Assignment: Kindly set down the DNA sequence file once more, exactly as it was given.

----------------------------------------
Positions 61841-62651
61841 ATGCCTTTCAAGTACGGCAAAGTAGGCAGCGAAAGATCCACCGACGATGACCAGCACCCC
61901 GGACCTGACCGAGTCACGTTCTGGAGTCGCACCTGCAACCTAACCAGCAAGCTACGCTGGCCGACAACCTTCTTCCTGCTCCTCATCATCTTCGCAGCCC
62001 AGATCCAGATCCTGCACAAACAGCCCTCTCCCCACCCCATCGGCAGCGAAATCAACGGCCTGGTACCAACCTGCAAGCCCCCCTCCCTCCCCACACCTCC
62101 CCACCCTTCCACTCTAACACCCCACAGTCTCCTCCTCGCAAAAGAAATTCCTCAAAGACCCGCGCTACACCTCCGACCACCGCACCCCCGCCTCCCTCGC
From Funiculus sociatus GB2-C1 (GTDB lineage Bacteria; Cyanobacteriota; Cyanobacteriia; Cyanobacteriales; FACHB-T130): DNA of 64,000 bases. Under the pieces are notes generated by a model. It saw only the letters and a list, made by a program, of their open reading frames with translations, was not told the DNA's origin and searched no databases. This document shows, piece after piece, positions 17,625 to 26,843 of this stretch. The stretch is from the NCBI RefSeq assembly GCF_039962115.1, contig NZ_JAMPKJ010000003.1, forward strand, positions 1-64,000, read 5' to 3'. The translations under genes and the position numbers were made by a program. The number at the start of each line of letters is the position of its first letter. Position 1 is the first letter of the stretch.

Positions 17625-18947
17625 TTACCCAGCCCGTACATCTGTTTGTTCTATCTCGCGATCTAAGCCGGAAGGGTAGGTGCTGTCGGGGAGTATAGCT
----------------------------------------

Positions 61841-62651
61841 ATGCCTTTCAAGTACGGCAAAGTAGGCAGCGAAAGATCCACCGACGATGACCAGCACCCC
61901 GGACCTGACCGAGTCACGTTCTGGAGTCGCACCTGCAACCTAACCAGCAAGCTACGCTGGCCGACAACCTTCTTCCTGCTCCTCATCATCTTCGCAGCCC
62001 AGATCCAGATCCTGCACAAACAGCCCTCTCCCCACCCCATCGGCAGCGAAATCAACGGCCTGGTACCAACCTGCAAGCCCCCCTCCCTCCCCACACCTCC
62101 CCACCCTTCCACTCTAACACCCCACAGTCTCCTCCTCGCAAAAGAAATTCCTCAAAGACCCGCGCTACACCTCCGACCACCGCACCCCCGCCTCCCTCGC
From Funiculus sociatus GB2-C1 (GTDB lineage Bacteria; Cyanobacteriota; Cyanobacteriia; Cyanobacteriales; FACHB-T130): DNA of 64,000 bases. Under the pieces are notes generated by a model. It saw only the letters and a list, made by a program, of their open reading frames with translations, was not told the DNA's origin and searched no databases. This document shows, piece after piece, positions 17,625 to 26,843 of this stretch. The stretch is from the NCBI RefSeq assembly GCF_039962115.1, contig NZ_JAMPKJ010000003.1, forward strand, positions 1-64,000, read 5' to 3'. The translations under genes and the position numbers were made by a program. The number at the start of each line of letters is the position of its first letter. Position 1 is the first letter of the stretch.

Positions 17625-18947
17625 TTACCCAGCCCGTACATCTGTTTGTTCTATCTCGCGATCTAAGCCGGAAGGGTAGGTGCTGTCGGGGAGTATAGCT